Focus on Ports: Fraserburgh
10th July 2016
Located in Aberdeenshire on the north east coast of Scotland, Fraserburgh is a busy commercial harbour and is the largest shellfish port in Europe landing over 12,000 tonnes in 2008. Fraserburgh also lands significant quantities of white fish and is ranked as the third most commercially active port in the UK in terms of landings; the haul for 2014 was 26.4 thousand tonnes (a reduction of 36.7% over the ten years from 2004).
Known historically as Faithlie, the town of Fraserburgh is known to have been a settlement long before records began in 1370 and it’s name changed, by Royal Decree, to Fraserbugh in 1592.
The town’s association with fishing is still its principle claim to fame as well as being the site for Scotland’s first lighthouse that is situated on the headland known as Kinnaird Head on the site of the old castle. Though superseded by a modern structure a lighthouse at Fraserburgh is still active.
Up until the turn of the 19th century fishing in the area was largely small scale due to the monopoly held by the Dutch on the herring industry. Fraserburgh mostly serviced the needs of local markets without much commerce and trade between the coast and the country. There is a saying that hails from the region "Cod and corn dinna gaun the gither" which underlines the suspicion with which the two communities regarded each other and basically means that sea folk and country folk did not mix.
After the bounty system was introduced which paved the way for Scottish fishermen to challenge the Dutch supremacy at sea more and more fishing villages began to invest in upscaling their operations.
In 1807 on the same site as the existing North Pier a foundation stone was laid on the breakwater thus starting the construction of the port.
By 1810, a herring curing factory was constructed and, influenced by a strong market in Eastern Europe for the delicacy, the herring and curing boom sparked a period of dramatic expansion for Fraserburgh. The South Pier was constructed in 1820 and there followed a steady rise in the town’s fortunes. By 1870 the once small fishing town had more than 1000 drifters returning to the harbour each season and fishermen plus the associated industry numbered more than 16,000 people in employment. From coopers, to curers, fishermen to gutters the town swelled in numbers between July and September as the fishing season ran its course.
When the railways reached the locale around this time, Fraserburgh’s export market suddenly expanded to include fish bound for the America’s and the Caribbean as well as Europe.
In the last quarter of the 19th century, Fraserburgh’s success dealt punishing blows to neighbouring fishing ports such as Rosehearty, Sandhaven and Pitullie. Also reliant on herring for their economies, these smaller harbours could not compete with the rate of change that was required to modernise their port facilities.
By the time the herring curing market was at its peak at the turn of the 20th century, the harbour had been completely remodeled to suit the fleet of herring boats that docked there including the construction of the Faithlie Basin in 1909.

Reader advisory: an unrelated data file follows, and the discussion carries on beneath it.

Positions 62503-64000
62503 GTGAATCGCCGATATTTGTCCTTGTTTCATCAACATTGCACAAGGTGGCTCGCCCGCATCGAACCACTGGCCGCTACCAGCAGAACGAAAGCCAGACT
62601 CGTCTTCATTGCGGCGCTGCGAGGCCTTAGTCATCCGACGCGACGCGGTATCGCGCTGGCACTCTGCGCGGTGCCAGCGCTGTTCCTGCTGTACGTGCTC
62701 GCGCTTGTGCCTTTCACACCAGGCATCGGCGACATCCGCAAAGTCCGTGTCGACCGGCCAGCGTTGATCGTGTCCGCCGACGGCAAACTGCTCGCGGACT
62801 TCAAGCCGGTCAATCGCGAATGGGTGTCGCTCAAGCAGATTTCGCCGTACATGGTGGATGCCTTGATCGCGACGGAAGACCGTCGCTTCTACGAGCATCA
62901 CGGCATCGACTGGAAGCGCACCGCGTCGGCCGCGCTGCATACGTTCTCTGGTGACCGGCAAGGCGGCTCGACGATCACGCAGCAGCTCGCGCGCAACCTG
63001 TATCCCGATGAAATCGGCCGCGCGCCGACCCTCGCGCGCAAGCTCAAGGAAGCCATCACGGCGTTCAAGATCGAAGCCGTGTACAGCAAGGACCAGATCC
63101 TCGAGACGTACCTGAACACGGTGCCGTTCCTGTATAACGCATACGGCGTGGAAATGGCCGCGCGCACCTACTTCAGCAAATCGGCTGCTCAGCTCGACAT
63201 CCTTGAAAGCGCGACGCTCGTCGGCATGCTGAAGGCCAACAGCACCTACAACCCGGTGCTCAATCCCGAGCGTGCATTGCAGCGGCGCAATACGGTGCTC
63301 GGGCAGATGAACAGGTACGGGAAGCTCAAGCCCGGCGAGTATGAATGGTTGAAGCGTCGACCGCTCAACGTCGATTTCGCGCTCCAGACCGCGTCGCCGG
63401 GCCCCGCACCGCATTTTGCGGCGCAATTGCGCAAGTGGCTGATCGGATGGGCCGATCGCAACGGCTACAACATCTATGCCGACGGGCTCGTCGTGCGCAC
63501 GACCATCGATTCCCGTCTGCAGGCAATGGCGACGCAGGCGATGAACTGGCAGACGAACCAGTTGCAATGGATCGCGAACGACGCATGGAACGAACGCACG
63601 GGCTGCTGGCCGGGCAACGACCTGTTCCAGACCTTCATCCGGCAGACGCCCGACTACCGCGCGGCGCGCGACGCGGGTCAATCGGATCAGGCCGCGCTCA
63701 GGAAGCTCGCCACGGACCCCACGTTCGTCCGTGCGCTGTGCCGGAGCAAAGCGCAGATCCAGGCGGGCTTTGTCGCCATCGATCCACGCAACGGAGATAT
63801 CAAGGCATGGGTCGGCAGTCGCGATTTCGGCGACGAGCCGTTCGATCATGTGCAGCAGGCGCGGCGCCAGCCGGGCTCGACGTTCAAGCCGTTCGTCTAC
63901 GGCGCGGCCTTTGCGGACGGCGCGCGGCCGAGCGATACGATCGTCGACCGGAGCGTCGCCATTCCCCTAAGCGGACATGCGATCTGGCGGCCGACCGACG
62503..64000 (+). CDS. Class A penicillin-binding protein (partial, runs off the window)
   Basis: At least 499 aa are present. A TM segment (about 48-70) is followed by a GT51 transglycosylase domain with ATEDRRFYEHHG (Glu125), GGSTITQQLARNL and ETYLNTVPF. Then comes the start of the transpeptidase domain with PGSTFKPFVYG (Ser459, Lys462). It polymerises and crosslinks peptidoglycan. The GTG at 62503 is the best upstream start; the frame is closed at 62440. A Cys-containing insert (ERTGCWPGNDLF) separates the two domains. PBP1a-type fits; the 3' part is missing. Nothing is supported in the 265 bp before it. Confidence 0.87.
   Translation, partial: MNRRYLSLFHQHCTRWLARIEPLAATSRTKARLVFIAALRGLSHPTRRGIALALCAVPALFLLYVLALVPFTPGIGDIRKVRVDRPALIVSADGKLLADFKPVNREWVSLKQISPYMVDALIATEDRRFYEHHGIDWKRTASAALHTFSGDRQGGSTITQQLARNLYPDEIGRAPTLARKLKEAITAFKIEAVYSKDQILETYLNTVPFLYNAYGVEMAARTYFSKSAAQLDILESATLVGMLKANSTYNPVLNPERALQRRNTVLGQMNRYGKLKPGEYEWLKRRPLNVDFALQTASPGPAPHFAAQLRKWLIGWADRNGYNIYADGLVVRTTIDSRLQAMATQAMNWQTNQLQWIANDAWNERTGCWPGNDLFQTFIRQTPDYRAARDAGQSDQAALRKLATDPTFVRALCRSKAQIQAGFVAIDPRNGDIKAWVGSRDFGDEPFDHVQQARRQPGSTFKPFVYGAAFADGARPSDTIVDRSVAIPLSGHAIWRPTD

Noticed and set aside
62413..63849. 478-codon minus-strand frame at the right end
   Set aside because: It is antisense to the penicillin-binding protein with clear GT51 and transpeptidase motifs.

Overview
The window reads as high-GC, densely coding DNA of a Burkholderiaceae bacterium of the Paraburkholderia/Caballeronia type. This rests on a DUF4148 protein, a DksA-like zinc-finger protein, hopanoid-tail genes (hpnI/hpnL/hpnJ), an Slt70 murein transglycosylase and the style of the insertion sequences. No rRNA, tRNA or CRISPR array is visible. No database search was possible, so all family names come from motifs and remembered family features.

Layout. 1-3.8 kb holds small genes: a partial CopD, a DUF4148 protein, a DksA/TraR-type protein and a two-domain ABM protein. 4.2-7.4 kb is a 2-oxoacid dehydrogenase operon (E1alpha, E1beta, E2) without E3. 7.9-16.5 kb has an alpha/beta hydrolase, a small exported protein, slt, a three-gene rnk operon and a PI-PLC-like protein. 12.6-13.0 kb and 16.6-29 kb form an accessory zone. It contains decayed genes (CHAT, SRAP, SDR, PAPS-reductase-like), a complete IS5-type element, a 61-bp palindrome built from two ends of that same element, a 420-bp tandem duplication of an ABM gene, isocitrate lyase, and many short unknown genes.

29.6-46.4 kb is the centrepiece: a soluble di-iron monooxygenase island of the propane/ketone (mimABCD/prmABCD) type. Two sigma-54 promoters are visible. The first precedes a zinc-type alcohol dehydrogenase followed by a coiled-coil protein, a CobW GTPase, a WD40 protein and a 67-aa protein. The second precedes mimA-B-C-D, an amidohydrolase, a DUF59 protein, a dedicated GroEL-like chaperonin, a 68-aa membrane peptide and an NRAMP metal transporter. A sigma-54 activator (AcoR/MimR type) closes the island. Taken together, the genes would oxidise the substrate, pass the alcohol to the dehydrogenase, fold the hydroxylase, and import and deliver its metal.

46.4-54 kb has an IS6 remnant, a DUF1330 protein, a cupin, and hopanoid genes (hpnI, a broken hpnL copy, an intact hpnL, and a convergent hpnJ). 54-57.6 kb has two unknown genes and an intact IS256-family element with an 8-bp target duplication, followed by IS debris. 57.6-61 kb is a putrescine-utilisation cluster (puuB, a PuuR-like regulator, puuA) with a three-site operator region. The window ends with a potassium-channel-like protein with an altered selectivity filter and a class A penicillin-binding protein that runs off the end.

However, as seems to be the case throughout history when fishing communities rely so heavily on one species of fish, overdependence and insufficient stocks forced the town to diversify its fleet. The first half of the new century for Fraserburgh was one of decline until the Faithlie Basin was made deeper in the 1950’s to allow for the more modern, larger fishing vessels to land their catches. These vessels were targeting pelagic and white fish as well as shellfish.
The Modern Era
And the need for modernisation did not stop there as the 20th century bore larger and larger vessels the harbour was made deeper again during the 1980’s. Around the same time, storm gates were added and a new fish market was built. In 1992 another regeneration project was started which gave the harbour a large drydock
Fraserburgh seems to readily accept the pace of change that is required in the fishing industry and has continually invested in its future to retain a place among the top working fishing ports in the UK. The new slipway that was built in 1981 did not last two decades before it was replaced again by a six-berth facility in 2000 and the fish markets were upgraded in 2007 to accommodate refrigeration facilities.
The current harbour itself offers all of the essential services that a modern fishing fleet requires from shore power, fresh wate, waste disposal and oil reception facilities. The area is well served by a strong local supply chain including ice, ship chandlery and excellent transport links.
The harbour offers a number of options for fishing crews, depending on the type of fish they are landing and the scale of their catch. The larger pelagic vessels can moor in Balaclava Harbour and offload their catch via pipeline directly to the Lunar Freezing Factory for swift and efficient processing.
Fish markets at Fraserburgh
Reportedly offering two of the most cutting edge fish markets in the UK, the Fraserbugh markets cover 3,100 sq. metres handling approximately 6000 boxes of fish each day. Both markets are chilled to 1 deg C, five days per week, 24 hours per day meaning that catch can be kept at prime conditions prior to sale.
The bay and harbour are approved landing areas for pelagic fishing and there is a large demand with accompanying supply for both mackerel and herring from both continental and local buyers.
Pictures kindly provided by Robert Buchan
PIctures kindly provided by Robert Buchan
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